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George Gissing in Rome

The Greek and Roman classics had a great influence on George Gissing, not least because the literature and history of antiquity provided him with a kind of refuge from the grim realities of the modern industrial and commercial world. Gissing was a highly cultivated man who was at home in several foreign languages—French, Italian, Spanish, German—and was well read in their literatures. (He also read the major Russian writers, in translation.) He preferred Dante and Boccaccio, whom he had read with growing appreciation since he was young. In fact, he wrote the poem "Ravenna," a historical evocation of the town, at the age of 15.

Why Gissing was so interested in modern Italy and why he preferred Italy over Greece is up for conjecture. Perhaps it's because he was less interested in ancient Greece than in ancient Rome. Or perhaps Italy attracted him because it combined the two classical cultures: Italy was the cradle of the ancient Roman world, and Southern Italy was once part of Magna Grecia. The main character in The Unclassed remarks, "Romanus sum," which may very well reflect Gissing's own sentiments.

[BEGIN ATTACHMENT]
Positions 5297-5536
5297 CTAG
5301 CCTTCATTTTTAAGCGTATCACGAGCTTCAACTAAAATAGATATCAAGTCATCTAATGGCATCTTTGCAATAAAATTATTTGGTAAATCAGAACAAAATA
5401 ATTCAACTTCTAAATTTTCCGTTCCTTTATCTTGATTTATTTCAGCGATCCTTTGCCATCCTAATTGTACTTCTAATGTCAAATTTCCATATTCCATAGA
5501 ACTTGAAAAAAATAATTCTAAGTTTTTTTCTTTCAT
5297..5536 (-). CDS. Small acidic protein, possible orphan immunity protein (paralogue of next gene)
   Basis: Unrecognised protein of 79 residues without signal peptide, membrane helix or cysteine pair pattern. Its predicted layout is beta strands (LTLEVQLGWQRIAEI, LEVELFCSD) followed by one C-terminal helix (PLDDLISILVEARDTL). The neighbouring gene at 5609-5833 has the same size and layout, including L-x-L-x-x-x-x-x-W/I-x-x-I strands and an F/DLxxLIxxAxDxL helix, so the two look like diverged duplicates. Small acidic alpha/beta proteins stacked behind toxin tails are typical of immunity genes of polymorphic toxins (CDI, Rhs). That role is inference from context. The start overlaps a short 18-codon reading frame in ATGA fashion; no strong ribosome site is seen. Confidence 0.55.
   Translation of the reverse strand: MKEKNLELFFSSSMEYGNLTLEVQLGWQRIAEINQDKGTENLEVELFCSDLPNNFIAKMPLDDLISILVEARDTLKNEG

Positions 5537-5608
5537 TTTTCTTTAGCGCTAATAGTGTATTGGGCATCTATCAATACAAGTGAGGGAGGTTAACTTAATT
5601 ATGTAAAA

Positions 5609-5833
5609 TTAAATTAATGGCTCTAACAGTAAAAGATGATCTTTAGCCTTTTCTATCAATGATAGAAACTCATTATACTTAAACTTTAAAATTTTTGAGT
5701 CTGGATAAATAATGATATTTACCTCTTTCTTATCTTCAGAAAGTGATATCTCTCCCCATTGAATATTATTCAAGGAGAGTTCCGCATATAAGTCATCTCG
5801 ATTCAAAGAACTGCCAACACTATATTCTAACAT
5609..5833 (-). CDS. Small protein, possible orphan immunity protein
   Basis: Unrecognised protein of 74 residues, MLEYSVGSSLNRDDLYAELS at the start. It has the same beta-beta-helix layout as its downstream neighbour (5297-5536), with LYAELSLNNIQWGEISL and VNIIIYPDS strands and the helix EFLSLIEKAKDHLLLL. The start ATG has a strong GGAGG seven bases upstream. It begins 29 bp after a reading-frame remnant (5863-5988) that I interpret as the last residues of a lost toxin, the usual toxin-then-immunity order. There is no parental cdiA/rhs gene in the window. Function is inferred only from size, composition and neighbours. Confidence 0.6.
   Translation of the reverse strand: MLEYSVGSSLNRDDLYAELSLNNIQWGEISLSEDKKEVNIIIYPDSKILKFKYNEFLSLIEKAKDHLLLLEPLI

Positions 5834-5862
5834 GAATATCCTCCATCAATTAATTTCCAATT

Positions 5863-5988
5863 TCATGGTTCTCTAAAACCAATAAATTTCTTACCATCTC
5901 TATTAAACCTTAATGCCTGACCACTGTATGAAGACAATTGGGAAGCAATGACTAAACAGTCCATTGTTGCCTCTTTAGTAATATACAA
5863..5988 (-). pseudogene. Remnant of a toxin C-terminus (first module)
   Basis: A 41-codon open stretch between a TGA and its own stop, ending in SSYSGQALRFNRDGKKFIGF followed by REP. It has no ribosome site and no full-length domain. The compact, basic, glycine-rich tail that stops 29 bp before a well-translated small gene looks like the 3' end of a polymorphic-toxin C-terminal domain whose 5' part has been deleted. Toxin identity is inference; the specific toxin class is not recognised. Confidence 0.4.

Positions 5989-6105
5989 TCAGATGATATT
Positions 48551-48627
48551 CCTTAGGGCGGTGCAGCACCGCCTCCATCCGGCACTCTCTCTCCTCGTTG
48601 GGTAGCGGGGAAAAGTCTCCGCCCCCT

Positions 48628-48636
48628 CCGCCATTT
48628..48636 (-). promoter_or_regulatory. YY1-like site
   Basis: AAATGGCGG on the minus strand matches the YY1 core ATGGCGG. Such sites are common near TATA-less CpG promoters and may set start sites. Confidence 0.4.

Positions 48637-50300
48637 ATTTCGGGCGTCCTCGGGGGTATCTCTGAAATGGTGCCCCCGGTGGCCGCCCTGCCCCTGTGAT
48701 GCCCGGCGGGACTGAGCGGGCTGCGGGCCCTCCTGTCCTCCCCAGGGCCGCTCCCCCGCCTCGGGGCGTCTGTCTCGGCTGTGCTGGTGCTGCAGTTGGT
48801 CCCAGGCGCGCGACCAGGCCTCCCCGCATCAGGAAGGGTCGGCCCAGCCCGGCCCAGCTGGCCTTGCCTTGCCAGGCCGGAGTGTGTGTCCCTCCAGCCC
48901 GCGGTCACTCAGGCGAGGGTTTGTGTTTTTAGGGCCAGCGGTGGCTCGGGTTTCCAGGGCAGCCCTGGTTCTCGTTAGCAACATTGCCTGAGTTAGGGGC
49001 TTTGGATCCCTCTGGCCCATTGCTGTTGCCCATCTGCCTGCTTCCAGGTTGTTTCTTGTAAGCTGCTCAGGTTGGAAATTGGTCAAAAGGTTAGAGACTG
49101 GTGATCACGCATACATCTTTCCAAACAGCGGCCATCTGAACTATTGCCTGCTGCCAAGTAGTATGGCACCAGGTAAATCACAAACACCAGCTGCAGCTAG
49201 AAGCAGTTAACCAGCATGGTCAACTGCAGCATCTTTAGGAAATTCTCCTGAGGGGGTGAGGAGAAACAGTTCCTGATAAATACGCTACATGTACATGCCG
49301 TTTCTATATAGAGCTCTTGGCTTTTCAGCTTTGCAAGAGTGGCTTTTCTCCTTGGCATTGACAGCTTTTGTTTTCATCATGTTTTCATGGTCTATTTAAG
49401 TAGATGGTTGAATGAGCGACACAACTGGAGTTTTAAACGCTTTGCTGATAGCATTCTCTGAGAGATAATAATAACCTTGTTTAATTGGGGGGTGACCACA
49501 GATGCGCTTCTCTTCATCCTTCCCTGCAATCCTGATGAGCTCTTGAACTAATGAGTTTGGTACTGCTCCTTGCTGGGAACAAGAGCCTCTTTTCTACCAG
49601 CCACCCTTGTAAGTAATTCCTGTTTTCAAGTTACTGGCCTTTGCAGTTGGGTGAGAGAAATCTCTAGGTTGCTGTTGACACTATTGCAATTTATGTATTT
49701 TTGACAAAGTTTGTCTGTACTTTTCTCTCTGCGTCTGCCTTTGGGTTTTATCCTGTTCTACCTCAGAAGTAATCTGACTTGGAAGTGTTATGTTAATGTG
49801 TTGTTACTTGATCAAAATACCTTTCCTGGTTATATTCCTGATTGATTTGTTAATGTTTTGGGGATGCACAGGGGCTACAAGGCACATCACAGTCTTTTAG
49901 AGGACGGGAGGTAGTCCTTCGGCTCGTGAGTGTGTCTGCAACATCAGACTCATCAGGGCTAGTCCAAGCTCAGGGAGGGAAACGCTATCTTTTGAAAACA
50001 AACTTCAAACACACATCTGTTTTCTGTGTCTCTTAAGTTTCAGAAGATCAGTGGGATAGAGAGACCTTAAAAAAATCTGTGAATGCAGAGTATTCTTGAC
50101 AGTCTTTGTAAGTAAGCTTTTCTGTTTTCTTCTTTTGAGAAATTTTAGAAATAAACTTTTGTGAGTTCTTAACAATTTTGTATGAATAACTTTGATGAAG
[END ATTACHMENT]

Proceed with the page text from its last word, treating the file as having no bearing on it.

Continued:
From Gissing's youthful devotion to classical studies arose the desire to visit Italy, to see the relics of ancient civilization and, through his experiences, to recapture something of its spirit. His poverty delayed the realization of the dream, but in September 1888, at...

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